Indexes sink; Netflix miss pulls down communications stocks

U.S. stocks edged lower in afternoon trading on Wall Street Thursday after Netflix reported a slump in new subscribers and dragged down communications companies.

The streaming video service plunged after subscriber additions fell far below Wall Street forecasts during the April-June period. The communications sector, which also includes Disney and Facebook, had the most severe drop.

Amazon led a mixed batch of consumer-oriented stocks lower. The internet retailer fell 1.5%.

Sliding oil prices weighed on energy companies and pulled that sector down. Exxon Mobil fell 1.4%.

Industrial stocks slipped as Boeing shed 2.2% and helped offset gains from railroad operator Union Pacific. The airplane maker received more bad news as Southwest pushed back the date it expects to be able to fly the grounded 737 Max jet.

Banks led financial stocks higher. BB&T rose 2.6% and SunTrust Banks rose 2.4%. Both reported earnings that easily beat analysts’ estimates.

Technology stocks recovered from an early decline. IBM rose 3.9% after reporting solid financial results. Apple also rose.

Medical equipment makers helped health care stocks reverse course after an earlier slump. Danaher rose 2% after reporting solid second quarter financial results. Abbott Laboratories rose 1.6% and Thermo Fisher rose 1.5%.

Corporate earnings are in full swing and investors have been cautiously assessing results and company statements. Only about 13% of S&P 500 companies have reported according to FactSet, and analysts expect profits to fall 2.4% overall.

Several other large companies are expected to report results later Thursday, including Microsoft and Capital One Financial. American Express and Schlumberger will release their results on Friday.

The latest round of corporate earnings comes ahead of a highly anticipated Federal Reserve meeting later this month. Investors expect the central bank to cut interest rates for the first time in a decade.

KEEPING SCORE: The S&P 500 index fell slightly as of 1:30 p.m. Eastern time. The Dow Jones Industrial Average fell 80 points, or 0.3%, to 27,140. The Nasdaq composite fell 0.3%.

ANALYST’S TAKE: Investors have so far spent the week pulling back as corporate earnings results give them a better picture of the economy. The market has spent much of the year gaining ground, but remains volatile amid economic policy concerns and a lingering trade disputes.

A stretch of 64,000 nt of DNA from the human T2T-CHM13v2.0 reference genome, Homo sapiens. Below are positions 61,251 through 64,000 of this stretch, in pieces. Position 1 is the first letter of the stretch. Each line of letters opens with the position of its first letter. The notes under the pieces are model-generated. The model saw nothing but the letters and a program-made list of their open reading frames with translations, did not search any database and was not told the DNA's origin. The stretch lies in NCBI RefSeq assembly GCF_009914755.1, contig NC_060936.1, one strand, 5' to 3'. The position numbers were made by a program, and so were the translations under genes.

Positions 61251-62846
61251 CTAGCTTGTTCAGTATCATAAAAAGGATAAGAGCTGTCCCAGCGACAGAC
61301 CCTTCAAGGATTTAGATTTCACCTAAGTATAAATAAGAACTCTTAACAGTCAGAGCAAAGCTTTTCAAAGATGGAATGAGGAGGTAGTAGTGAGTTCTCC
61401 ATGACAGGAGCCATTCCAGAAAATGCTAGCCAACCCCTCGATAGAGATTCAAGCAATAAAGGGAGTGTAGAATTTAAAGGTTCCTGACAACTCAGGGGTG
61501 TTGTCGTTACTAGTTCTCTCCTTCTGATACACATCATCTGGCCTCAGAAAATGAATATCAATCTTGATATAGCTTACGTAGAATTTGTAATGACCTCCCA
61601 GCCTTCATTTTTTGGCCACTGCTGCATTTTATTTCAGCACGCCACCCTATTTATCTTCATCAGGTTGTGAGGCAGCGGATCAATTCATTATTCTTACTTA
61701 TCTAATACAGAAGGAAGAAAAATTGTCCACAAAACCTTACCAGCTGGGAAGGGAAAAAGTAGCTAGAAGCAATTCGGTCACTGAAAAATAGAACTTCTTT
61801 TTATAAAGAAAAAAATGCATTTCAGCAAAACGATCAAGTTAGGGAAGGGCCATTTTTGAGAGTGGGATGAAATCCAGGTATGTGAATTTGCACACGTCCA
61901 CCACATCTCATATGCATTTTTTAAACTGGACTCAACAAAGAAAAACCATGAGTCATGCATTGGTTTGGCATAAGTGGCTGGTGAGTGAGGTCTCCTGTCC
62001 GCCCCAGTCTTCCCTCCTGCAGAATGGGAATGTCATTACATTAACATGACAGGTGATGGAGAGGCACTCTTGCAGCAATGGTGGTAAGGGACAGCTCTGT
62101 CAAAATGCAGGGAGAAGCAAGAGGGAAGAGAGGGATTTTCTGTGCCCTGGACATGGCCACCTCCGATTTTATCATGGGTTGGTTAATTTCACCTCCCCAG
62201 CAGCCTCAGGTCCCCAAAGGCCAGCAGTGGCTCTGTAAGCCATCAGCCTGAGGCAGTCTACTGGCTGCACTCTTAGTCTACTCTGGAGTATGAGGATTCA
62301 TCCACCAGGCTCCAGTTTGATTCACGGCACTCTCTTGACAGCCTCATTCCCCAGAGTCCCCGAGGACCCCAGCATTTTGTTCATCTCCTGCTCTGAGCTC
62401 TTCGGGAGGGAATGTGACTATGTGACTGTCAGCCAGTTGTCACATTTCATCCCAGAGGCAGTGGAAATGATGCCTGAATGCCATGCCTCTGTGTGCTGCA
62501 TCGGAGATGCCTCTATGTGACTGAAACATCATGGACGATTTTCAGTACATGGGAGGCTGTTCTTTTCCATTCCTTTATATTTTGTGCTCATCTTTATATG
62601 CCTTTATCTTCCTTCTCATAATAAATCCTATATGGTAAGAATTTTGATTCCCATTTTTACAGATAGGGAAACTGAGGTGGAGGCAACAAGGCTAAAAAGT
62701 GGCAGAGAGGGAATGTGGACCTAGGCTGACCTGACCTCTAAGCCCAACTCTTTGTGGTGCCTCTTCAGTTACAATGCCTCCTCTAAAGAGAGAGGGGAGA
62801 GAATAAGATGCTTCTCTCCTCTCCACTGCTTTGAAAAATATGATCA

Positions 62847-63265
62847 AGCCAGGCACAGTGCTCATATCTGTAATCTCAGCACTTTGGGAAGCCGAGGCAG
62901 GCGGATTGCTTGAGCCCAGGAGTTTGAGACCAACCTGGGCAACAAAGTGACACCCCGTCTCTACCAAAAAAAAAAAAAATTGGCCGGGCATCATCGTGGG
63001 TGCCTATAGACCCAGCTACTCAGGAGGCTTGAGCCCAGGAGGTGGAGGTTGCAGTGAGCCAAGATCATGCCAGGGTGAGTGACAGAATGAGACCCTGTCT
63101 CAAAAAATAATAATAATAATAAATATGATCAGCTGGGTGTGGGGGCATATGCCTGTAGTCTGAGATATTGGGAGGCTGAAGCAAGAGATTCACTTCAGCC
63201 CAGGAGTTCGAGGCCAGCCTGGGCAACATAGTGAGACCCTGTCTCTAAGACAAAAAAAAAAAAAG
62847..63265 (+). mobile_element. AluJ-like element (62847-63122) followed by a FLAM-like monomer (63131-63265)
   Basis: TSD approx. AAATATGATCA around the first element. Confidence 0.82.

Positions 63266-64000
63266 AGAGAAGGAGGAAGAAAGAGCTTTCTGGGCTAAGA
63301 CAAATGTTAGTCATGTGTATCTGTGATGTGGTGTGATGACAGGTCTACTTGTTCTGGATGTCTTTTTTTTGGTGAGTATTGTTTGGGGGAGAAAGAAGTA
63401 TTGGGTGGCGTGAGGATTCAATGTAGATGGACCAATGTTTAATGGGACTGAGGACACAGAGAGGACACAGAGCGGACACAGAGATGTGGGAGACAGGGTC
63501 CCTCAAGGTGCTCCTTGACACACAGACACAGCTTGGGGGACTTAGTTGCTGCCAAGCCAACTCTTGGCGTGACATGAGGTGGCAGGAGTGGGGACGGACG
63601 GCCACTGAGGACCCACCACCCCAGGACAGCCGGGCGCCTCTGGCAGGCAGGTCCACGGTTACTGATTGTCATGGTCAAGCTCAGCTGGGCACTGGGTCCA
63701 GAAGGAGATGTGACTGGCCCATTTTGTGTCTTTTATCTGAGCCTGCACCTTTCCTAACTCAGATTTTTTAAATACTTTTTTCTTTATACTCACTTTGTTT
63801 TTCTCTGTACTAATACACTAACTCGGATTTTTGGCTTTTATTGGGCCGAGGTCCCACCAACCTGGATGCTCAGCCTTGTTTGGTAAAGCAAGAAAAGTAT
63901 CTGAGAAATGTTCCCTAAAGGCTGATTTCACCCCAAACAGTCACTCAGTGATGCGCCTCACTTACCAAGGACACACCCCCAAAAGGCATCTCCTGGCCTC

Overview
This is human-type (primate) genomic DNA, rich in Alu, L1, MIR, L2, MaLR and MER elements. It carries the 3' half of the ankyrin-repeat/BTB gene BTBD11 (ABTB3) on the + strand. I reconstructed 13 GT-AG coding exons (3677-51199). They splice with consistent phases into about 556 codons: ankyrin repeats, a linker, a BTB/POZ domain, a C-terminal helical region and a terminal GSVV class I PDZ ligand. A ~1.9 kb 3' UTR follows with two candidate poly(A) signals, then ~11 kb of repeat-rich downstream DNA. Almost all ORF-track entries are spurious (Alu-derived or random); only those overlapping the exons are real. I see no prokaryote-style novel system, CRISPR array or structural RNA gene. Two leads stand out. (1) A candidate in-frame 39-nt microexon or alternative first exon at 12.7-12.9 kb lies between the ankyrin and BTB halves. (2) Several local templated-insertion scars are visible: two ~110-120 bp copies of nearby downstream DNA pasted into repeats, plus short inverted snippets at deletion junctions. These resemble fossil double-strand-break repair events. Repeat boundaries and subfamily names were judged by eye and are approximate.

“We’ve been watching the game and now we actually get to see the scorecard,” said Brad McMillan, chief investment officer for Commonwealth Financial Network.

The results so far have reflected financial strength from banks as the broader economy holds up with solid job growth and consumer confidence.

“The consumers are still making things happen out there and it’s showing up in the earnings to a surprising degree,” he said.

CHUGGING ALONG: Union Pacific rose 4.4% after the railroad operator reported profit growth and beat Wall Street forecasts despite hauling less freight. The company cut expenses by 7% during the quarter as shipments fell amid ongoing trade disputes. On Wednesday, rival CSX cut its revenue forecast as it deals with a slowdown in shipments.

SHRINKING STREAM: Netflix dropped plunged 11% in heavy trading after the streaming service suffered a dramatic slowdown in subscriber growth during the second quarter. The slowdown could mean trouble as the company faces a new wave of competition this year when both Walt Disney and Apple plan to launch their own video streaming services.

LIGHTING UP: Philip Morris rose 9.6% after the cigarette maker raised its profit forecast for the year following a solid second quarter. The maker of Marlboro and other brands reported lower cigarette shipments during the quarter, but saw a surge in electronic cigarette sales. Both profit and revenue beat analysts’ forecasts.

MISSING PARTS: Genuine Parts fell 4.5% after the maker of automotive parts reported weak second quarter financial results and trimmed its profit outlook. The company said it is experiencing weaker demand in Europe.

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